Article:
aqaba flagpole

Flag pole standard height At 130 meters (430 feet), the Flagpole in Aqaba, Jordan ranks as the sixth-tallest free-standing flagpole in the world. It may be visible from Aqaba Israel, Egypt, and Saudi Arabia and flies the flag of the Arab Revolution. The 2004-built flagpole officially debuts on October 3.

Top Light for the flag . Jordan only has one port, Aqaba. It is located near the Gulf of Aqaba’s terminus. This is the smallest of the two Gulfs that drain into the Red Sea and surround either side of the Sinai Peninsula. Jordan’s coastline measures just 26 km (17 miles), and it is bordered to the west and east by Saudi Arabia and Israel. From the harbor, you may view the Israeli tourist town of Eilat or, if you turn around, the barren Saudi Arabian peninsula.

Early Church at Aqaba

The towering flag staff is the most noticeable land feature from the ship’s deck. Together with the flag pole in Abu Dhabi and a few other locations, this pole claims to be the highest free-standing flag pole in the world. The flag is displayed in the Arab Revolt Plaza, the site of a significant Arab victory over the Ottoman Empire in 1916.


The Plaza’s historical significance is what makes it so significant. It embraces the Great Arab Revolt banner and Al Hussein Bin Ali’s home, the Arab Revolution’s leader. Being the first Jordanian territory that the forces of the revolution under Al Sharif Hussein bin Ali set foot on, it carries a profoundly significant national connotation. Moreover, it was the location of the first shot fired during the Arab Uprising.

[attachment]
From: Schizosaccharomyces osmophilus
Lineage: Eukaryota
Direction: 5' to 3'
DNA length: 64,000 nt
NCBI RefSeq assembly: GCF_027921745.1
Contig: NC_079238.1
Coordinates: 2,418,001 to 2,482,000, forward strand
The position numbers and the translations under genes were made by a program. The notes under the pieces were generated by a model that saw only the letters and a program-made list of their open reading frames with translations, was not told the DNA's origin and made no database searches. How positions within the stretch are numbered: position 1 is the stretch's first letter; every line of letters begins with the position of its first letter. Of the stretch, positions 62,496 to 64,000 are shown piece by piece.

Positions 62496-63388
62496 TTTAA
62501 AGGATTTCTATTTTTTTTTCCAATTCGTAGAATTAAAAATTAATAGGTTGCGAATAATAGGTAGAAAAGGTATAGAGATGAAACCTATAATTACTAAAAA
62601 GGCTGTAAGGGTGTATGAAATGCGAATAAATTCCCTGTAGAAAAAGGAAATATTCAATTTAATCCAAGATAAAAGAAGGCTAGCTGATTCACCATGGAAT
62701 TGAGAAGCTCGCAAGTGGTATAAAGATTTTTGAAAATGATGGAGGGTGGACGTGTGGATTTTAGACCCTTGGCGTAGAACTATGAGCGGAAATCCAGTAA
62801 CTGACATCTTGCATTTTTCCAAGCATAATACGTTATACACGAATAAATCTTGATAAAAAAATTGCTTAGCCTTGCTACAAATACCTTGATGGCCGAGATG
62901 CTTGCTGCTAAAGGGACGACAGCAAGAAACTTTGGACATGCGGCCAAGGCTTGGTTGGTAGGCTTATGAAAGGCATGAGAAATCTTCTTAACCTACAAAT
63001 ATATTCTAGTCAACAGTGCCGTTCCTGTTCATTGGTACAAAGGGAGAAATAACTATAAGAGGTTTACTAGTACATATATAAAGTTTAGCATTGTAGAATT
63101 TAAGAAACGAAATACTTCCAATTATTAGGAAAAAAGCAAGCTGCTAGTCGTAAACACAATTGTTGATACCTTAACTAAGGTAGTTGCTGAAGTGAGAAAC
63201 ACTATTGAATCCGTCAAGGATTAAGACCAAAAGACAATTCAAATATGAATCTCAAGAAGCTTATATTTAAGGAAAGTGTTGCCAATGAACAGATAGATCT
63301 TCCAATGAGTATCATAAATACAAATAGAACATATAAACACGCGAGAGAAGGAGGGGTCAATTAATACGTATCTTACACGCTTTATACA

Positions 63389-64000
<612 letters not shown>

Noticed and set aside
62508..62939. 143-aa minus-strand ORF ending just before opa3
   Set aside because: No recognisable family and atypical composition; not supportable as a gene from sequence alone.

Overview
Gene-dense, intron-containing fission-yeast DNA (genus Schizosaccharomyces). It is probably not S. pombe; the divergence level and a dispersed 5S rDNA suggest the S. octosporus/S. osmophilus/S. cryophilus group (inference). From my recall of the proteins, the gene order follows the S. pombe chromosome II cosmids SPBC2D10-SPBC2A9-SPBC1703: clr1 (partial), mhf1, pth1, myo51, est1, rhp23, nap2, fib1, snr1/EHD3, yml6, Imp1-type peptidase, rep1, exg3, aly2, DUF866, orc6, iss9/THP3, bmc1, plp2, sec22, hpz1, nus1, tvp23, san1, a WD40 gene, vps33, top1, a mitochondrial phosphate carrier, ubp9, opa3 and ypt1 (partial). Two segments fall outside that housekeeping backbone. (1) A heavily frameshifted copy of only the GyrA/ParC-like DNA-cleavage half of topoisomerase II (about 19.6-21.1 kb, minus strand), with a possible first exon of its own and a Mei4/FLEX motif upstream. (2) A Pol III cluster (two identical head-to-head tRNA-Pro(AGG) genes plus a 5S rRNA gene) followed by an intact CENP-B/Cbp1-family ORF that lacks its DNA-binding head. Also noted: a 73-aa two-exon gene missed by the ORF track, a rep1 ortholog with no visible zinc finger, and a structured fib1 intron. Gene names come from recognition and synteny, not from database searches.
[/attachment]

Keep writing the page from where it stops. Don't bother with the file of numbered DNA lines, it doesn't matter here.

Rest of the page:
The Big Flag, which proudly flies the flag of the Great Arab Revolt, is presently housed within the fort. Red stands for the blood of the martyrs, green for peace and sustainability, black for oppression, and white for the promising future. Each hue has a significance and a purpose in the revolution. It is also said that the colors stand in for previous Arab dynasties, with red denoting the Macca dynasty, green denoting the Fatimids, black denoting the Abbasidi, and white denoting the Umayyad.

The Aqaba Flagpole is the sixth-tallest flagpole in the world unsupported, measuring 130 meters. It is visible from neighboring nations. The Great Arab Rebellion of 1916, when Sherif Hussein’s armies battled for their independence from Ottoman authority, was commemorated with the flag.

The Flag

The Arab Revolt Flagpole Plaza, one of Aqaba’s most recognizable landmarks, blends historical intrigue with breathtaking beauty. One of the highest flagpoles in the world, honoring the Great Arab Rebellion of 1916, rises from its center. Discover the interesting history of the struggle for freedom from Ottoman domination.

As you arrive, take in the expansive plaza’s views of the sea and the striking mountains in the background. Rows of palm palms and the recognizable flagpole, which is 430 feet tall, are seen in the foreground (130 meters). Look up at the flag representing the Great Arab Revolt, which features the colors black, red, green, and white.

aqaba flagpole
alsharif Al Hussain

Hussein bin Ali, King of Hejaz

was an Arab chieftain of the Banu Hashim tribe who served as Sharif and Emir of Mecca from 1908 to 1916, when he declared the Great Arab Revolt against the Ottoman Empire. From 1916 to 1924, he was King of the Hejaz, and from 1924 to 1925, he was Caliph. He was temporarily recognized as Caliph following the fall of the Ottoman Caliphate until the Saudi conquest of the Hejaz the following year.

He was a member of the Hashemite family, making him a direct 37th generation descendant of Muhammad. He declared the Arab Revolt against the Ottoman Empire in 1916 after promising British backing for Arab independence and accusing the Committee of Unity and Development of breaking Islamic principles by restricting the sultan-authority.

caliph’s Hussein proclaimed himself “King of the Arab Lands” not long after the uprising began. His aspirations to rule the whole Arab world were rejected by the Allies, who only acknowledged him as King of the Hejaz.

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